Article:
The other thing that detracts from the play as a drama is Wilson's pedanticism. As noted, the personnel at the recording session are all fictional, meaning that the play bears the same relationship to the historical December 1927 recording date that Inglorious Basterds does to V-E Day. Well and good; Shakespeare took a lot of liberties with the events of 1399 in Richard II. But what Wilson has done is to reduce it all to agitprop. Rainey's backup musicians in real life, and indeed throughout her various Paramount sessions, were artistic successes in their own right, and, one suspects, could boast of some successes in their lives. That bit of history would not work well with Wilson's agenda. Almost every black character seems to have a back story grounded in the experience of oppression, and all three of the white characters could practically be wearing signs reading "OPPRESSOR" stitched to their costumes. Though I know little of the historical Rainey's own interactions with the recording industry and the constabulary, my instant reaction was that surely Cadillac Records must better have captured the complex personalities of the white and largely Jewish people who mainly engineered and sold the records that brought black performers to black audiences in the 20th Century. In real life, even profiteers usually have some heart and sympathy.  Wilson, by contrast, lays on the noble-blacks-and-exploitative-whites material with a trowel. Even if it weren't offensive and overstated, it would be simplistic and boring.

Nothing said about the fatal messiness of the play should be thought a criticism of the performers and artistic team, who are universally splendid. Butler's Rainey, while too over-the-top for me (even in a part that calls for over-the-top) brings a local favorite back to Center Stage, and she gets to belt out most of two numbers like the historical Rainey, only, candidly, better. And Thomas Jefferson Byrd, as Toledo, has a wicked way of delivering lines that seem perfectly ordinary until a split second after the utterance is complete. Ricardo Hernandez' set, combining the realistic reconstruction of a recording studio with an abstract poster-board effect listing most of the titles Rainey recorded in her five-year studio career, is a marvel. And all of the production values are right.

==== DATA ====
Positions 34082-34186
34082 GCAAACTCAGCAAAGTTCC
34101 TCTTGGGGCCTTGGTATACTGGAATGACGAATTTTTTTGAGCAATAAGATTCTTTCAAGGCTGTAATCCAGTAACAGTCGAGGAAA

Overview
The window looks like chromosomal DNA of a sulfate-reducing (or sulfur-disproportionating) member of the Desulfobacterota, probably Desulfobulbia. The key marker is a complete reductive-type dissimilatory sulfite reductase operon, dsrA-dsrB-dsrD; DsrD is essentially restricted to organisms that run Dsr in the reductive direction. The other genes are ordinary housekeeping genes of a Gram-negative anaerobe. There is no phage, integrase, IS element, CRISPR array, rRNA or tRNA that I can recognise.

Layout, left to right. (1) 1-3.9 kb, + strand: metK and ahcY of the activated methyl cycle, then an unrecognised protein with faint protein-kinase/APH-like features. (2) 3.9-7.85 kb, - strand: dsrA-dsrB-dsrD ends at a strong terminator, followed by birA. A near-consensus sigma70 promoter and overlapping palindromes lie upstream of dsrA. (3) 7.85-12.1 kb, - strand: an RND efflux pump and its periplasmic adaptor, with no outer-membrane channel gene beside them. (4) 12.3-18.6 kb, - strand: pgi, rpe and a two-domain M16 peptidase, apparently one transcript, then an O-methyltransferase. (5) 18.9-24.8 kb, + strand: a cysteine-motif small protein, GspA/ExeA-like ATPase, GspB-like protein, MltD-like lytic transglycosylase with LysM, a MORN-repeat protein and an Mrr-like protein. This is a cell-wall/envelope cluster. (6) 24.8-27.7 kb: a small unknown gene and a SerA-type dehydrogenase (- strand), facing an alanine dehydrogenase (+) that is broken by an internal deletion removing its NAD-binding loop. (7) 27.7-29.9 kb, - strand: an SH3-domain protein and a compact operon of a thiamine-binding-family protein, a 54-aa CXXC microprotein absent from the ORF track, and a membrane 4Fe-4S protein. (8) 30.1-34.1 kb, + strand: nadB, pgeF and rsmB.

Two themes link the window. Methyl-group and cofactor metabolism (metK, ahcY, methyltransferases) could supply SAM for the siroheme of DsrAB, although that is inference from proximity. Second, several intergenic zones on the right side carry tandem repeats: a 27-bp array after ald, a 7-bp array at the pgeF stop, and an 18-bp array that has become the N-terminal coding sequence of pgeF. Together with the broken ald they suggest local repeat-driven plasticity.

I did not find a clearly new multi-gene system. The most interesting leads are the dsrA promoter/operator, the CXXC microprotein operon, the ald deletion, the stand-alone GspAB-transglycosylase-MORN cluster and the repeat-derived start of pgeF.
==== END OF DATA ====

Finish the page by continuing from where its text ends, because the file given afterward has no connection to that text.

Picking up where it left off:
No, the flaw is in the programming. Center Stage, as Maryland's premier regional theater, should stop bringing back Wilson season after season (eight times in twenty years, per Lewis' note in the program). It is understandable why it does this; as Lewis notes, Wilson's plays are "among the most Popular Productions we mount." But just because they are popular does not mean they are good. This Emperor has no clothes. Center Stage should move on.

Ma Rainey's Black Bottom, April 7-May 9, at Center Stage, 700 N. Calvert Street, Baltimore, Maryland 21202. 410-332-0033,www.centerstage.org. Tickets $10 - $60. Adult language, adult situations, violence.